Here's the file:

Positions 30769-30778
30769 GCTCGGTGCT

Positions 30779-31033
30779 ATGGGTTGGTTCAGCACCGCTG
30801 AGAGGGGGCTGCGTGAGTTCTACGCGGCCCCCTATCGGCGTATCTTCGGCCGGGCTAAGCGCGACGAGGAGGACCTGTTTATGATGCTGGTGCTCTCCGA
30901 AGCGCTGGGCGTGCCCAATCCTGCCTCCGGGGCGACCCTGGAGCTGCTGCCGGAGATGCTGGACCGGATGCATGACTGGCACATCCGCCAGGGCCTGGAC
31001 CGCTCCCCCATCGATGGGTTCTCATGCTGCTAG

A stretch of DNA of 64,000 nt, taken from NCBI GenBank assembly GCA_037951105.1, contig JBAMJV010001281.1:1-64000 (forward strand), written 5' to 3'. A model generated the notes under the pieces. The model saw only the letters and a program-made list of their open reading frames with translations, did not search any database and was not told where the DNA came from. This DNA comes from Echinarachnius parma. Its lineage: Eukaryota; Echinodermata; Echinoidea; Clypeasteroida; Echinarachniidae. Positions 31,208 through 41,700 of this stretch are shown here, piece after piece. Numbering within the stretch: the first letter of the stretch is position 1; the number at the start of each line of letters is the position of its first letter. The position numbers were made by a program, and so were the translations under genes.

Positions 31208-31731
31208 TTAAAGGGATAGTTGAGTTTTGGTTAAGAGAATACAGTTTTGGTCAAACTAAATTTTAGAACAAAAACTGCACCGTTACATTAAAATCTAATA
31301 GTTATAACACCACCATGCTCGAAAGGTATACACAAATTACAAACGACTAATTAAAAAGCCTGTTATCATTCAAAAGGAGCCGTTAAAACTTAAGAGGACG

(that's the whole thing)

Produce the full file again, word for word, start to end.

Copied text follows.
Positions 30769-30778
30769 GCTCGGTGCT

Positions 30779-31033
30779 ATGGGTTGGTTCAGCACCGCTG
30801 AGAGGGGGCTGCGTGAGTTCTACGCGGCCCCCTATCGGCGTATCTTCGGCCGGGCTAAGCGCGACGAGGAGGACCTGTTTATGATGCTGGTGCTCTCCGA
30901 AGCGCTGGGCGTGCCCAATCCTGCCTCCGGGGCGACCCTGGAGCTGCTGCCGGAGATGCTGGACCGGATGCATGACTGGCACATCCGCCAGGGCCTGGAC
31001 CGCTCCCCCATCGATGGGTTCTCATGCTGCTAG

A stretch of DNA of 64,000 nt, taken from NCBI GenBank assembly GCA_037951105.1, contig JBAMJV010001281.1:1-64000 (forward strand), written 5' to 3'. A model generated the notes under the pieces. The model saw only the letters and a program-made list of their open reading frames with translations, did not search any database and was not told where the DNA came from. This DNA comes from Echinarachnius parma. Its lineage: Eukaryota; Echinodermata; Echinoidea; Clypeasteroida; Echinarachniidae. Positions 31,208 through 41,700 of this stretch are shown here, piece after piece. Numbering within the stretch: the first letter of the stretch is position 1; the number at the start of each line of letters is the position of its first letter. The position numbers were made by a program, and so were the translations under genes.

Positions 31208-31731
31208 TTAAAGGGATAGTTGAGTTTTGGTTAAGAGAATACAGTTTTGGTCAAACTAAATTTTAGAACAAAAACTGCACCGTTACATTAAAATCTAATA
31301 GTTATAACACCACCATGCTCGAAAGGTATACACAAATTACAAACGACTAATTAAAAAGCCTGTTATCATTCAAAAGGAGCCGTTAAAACTTAAGAGGACG